Panel participants Leonardo Garnier (ex-minister of education of Costa Rica), Silvina Gvirtz (Secretary of Science, Technology, and Educational Policy in the La Matanza municipality, Argentina), and Francisco Miranda López (Diagnostic Evaluation Unit MEJOREDU, Mexico) discussed:
- How do schools ensure equal educational access for all using the hybrid model, which combines remote and in-person learning?
- What special programs will counteract the catastrophic impact of school closings on children and adolescents, including loss of vital social interaction, absence of food programs for the most vulnerable and limited access to technology for some learners?
- What opportunities for positive change have emerged since the start of Covid-19 and how can they be utilized to create new, better educational opportunities for all?
- During the mad scramble to adapt to remote education, technological resources were employed with varying degrees of success. Today we can identify remote education’s limitations: A gap in access to technology among students of different socioeconomic backgrounds; An absence of programs geared towards the needs of indigenous populations and disabled children; A lack of space in homes for proper studying; Difficulties faced by parents who must accompany their children’s educational trajectory.
- The greatest risk now is a complete withdrawal from school by a significant portion of students. The suspension of classes has had an uneven effect on the educational process, with vulnerable students experiencing the most injury to their learning from remote education.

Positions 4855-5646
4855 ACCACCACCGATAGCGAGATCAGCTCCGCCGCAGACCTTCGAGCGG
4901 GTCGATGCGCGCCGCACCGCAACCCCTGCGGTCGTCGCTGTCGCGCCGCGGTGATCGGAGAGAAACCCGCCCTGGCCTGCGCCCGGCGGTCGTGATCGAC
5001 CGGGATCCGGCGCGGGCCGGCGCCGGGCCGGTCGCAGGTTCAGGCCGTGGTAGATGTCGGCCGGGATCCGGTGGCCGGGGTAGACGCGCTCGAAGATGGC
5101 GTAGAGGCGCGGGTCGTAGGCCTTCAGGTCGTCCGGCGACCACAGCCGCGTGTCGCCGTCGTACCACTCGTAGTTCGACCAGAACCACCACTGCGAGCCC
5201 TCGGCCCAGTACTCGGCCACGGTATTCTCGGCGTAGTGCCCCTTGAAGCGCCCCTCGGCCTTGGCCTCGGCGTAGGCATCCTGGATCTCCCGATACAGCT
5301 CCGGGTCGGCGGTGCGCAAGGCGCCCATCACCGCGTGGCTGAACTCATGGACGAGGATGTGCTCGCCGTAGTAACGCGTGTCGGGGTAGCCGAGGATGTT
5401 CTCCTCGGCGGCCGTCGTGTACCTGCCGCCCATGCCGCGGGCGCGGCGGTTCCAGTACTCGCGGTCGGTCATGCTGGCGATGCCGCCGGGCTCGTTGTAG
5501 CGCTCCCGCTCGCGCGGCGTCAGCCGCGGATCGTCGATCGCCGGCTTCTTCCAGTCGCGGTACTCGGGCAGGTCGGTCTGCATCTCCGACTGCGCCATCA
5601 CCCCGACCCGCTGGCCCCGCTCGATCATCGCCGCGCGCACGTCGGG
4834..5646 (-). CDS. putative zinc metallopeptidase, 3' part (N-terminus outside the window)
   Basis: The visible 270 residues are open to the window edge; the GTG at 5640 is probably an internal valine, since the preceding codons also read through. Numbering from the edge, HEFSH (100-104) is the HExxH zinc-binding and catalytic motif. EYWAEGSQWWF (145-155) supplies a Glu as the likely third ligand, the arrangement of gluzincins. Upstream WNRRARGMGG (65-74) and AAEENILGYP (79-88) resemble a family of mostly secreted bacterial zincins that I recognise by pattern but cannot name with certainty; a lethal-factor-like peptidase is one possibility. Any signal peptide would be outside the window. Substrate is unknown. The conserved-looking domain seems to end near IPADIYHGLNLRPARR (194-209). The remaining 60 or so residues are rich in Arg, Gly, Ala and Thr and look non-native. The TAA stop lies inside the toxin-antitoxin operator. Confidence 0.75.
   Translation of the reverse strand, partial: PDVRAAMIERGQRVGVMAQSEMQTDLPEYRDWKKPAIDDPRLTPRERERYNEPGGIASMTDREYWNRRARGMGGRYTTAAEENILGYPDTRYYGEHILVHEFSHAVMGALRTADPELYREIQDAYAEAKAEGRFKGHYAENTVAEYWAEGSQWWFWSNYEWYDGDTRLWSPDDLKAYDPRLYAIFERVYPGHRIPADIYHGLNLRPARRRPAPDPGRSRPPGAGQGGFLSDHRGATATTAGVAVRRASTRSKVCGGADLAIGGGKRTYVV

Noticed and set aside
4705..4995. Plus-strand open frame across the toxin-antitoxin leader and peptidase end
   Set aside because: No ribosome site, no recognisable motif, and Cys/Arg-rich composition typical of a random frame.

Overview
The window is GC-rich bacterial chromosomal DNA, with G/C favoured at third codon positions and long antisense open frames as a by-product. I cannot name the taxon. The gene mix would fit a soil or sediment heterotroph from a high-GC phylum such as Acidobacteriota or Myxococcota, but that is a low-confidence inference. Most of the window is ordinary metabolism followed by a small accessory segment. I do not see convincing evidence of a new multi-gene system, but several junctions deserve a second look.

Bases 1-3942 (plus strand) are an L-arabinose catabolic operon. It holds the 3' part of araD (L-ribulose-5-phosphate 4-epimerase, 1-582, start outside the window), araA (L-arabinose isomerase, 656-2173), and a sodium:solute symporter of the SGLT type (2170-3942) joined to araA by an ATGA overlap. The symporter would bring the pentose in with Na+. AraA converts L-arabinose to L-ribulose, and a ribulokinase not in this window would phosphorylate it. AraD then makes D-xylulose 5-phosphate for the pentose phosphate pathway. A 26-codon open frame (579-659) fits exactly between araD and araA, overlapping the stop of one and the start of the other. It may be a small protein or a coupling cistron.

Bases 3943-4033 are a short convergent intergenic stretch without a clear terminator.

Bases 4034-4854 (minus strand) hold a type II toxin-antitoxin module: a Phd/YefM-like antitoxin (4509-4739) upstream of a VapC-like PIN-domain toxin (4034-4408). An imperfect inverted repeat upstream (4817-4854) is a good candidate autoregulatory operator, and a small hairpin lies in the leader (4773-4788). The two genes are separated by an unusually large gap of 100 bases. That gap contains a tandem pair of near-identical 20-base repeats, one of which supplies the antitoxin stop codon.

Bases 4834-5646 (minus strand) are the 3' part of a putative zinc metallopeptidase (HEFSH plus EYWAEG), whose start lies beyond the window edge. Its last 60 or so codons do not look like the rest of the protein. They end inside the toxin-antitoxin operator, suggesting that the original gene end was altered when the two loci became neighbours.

- It is necessary to implement policies that prioritize technological inclusion. These policies include guaranteed connectivity, the distribution of necessary devices among students and a way to source free data from certain educational websites. Technology can be a successful educational tool but it must be accompanied by elements such as proactive teacher training programs and adequate levels of connectivity within the family home. The benefits of using technology alongside traditional study materials, such as printed books, highlights a disparity. Books can be easily distributed but are static. Technology permits real-time updating and interaction, but equal distribution among students is an aspiration rather than a current reality.
- It is imperative that the curriculum is revised for the 2020-2021 school year to elevate instruction of reading comprehension and writing, as well as scientific mathematical and digital literacy. Superfluous homework assignments that contribute to student overwork and stress should be carefully eliminated.
- A hybrid educational model must be flexible and differentiated to address diverse populations. Delivery of educational instruction should be customized as much as possible to reflect all constituents in a school.
- The challenge will be to take advantage of, and share, resources and information that have been developed during this time not only to mitigate the effects of the pandemic but also to reduce the educational inequalities the pandemic has heightened.
- Cooperation among governments will be essential. School must be planned not only as an educational center but to fortify the social and community centers that are an important function. This will help reduce the inequity that exists in children’s access to education, food and health.
Alberto Minujin, Equity for Children’s Director, emphasized the need for conversation among diverse Latin American countries and regions to design and sustain inclusive policies that are child-centered.
Javier Rodriguez, Social Change Coordinator of the ARCOR Foundation Argentina, and moderator of the event reaffirmed the need to focus the hybrid system of education on equity in access, stability, and learning achievement for all students.